Google Doodle Letter

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Dear Google Doodle,

Below you will find are some of the iconic images created by Ezra Jack Keats for a few of his classic illustrated books for children. Beautiful and Beloved by generations of families around the world, these beautiful illustrations are but one reason Keats is considered one of among this country’s the greatest children’s book authors and illustrators of the 20th century and the grandfather of diversity in American children’s literature.
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March 11th will be his Keats’s 102nd birthday, and we’d love to see Keats him fittingly celebrated with a Google Doodle!
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In 1963 Ezra Jack Keats won the prestigious Caldecott Medal for The Snowy Day, the first book written by the renowned illustrator. He went on to create over 20 more books, many featuring a diverse group of children in a gritty, urban neighborhood, including such popular titles as Goggles!, A Letter to Amy, Peter’s Chair and Jennie’s Hat.
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Keats’s work continues to inspire. Last year Amazon produced an animated holiday special of The Snowy Day, which was nominated for five Emmys and won two, including Best Pre-School Animated Children’s Program. The special was also nominated for a British Academy of Film and Television Arts (BAFTA) Children’s Award. And the USPS honored Keats by creating four stamps with images from The Snowy Day.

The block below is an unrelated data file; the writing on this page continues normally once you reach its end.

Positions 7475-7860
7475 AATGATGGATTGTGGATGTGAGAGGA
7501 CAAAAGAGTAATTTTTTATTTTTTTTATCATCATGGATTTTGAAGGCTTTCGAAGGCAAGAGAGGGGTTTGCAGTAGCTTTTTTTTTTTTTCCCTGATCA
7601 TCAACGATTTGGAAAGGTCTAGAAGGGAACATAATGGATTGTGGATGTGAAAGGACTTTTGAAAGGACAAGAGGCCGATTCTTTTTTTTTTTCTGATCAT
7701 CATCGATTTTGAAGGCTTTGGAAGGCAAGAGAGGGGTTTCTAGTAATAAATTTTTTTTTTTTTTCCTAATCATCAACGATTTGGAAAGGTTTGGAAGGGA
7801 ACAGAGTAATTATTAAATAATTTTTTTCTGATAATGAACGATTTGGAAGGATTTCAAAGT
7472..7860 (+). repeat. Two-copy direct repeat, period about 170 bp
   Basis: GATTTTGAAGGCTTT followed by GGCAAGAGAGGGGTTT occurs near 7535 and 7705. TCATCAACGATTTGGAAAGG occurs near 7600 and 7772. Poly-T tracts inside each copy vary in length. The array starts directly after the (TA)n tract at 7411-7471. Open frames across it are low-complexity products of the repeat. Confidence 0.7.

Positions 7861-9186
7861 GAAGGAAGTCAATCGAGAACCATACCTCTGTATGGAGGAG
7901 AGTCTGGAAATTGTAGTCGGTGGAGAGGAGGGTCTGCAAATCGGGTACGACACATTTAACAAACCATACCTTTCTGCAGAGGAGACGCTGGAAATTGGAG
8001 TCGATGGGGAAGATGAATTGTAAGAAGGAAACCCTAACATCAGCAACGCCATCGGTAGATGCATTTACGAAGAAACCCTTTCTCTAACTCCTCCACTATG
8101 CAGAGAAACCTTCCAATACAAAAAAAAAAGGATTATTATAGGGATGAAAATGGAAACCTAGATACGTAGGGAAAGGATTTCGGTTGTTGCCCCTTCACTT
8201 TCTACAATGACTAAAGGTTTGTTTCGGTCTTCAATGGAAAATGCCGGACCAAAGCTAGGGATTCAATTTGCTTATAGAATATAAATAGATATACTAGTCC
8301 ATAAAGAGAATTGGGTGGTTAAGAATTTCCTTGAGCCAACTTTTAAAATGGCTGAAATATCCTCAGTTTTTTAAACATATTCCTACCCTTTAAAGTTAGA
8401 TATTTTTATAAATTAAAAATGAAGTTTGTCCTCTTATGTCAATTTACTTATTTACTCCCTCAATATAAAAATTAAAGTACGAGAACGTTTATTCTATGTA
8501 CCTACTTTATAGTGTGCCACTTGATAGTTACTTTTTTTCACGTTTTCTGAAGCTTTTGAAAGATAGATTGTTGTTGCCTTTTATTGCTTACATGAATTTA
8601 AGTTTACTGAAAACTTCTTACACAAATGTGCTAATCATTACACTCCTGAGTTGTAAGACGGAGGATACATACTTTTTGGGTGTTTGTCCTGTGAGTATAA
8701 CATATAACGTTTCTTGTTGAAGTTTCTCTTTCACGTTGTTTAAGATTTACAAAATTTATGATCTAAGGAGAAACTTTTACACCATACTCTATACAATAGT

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A theatrical production, A Snowy Day and Other Stories by Ezra Jack Keats, one of several recent works based on Keats books, has been staged by some ten regional theatre companies over the past two years, with six more scheduled for 2018. A retrospective of his illustrations toured major museums across the country between 2011 and 2014. In addition, a statue in Brooklyn’s Prospect Park of the Keats characters Peter and his dog, Willie, was declared an Honorary Literary Landmark.
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Many children’s books are considered classics, but few have changed our culture as Keats’s have, to the extent that the Library of Congress tapped it as one of 88 “books that shaped America.” Writers from Sherman Alexie to Andrea Davis Pinkney have said that seeing non-white children like themselves in his books profoundly affected the way they envisioned themselves as they grew older. Keats’s books remain the gold standard for what multicultural literature should be.

We would be happy to answer any further questions you might about the importance of Ezra Jack Keats, and we look forward to seeing what you can do with his glorious illustrations as part of a Google Doodle.

All best,

Deborah Pope
Executive Director

P.S.: For more information and a host of Keats’s illustrations please visit our website: http://www.ezra-jack-keats.org/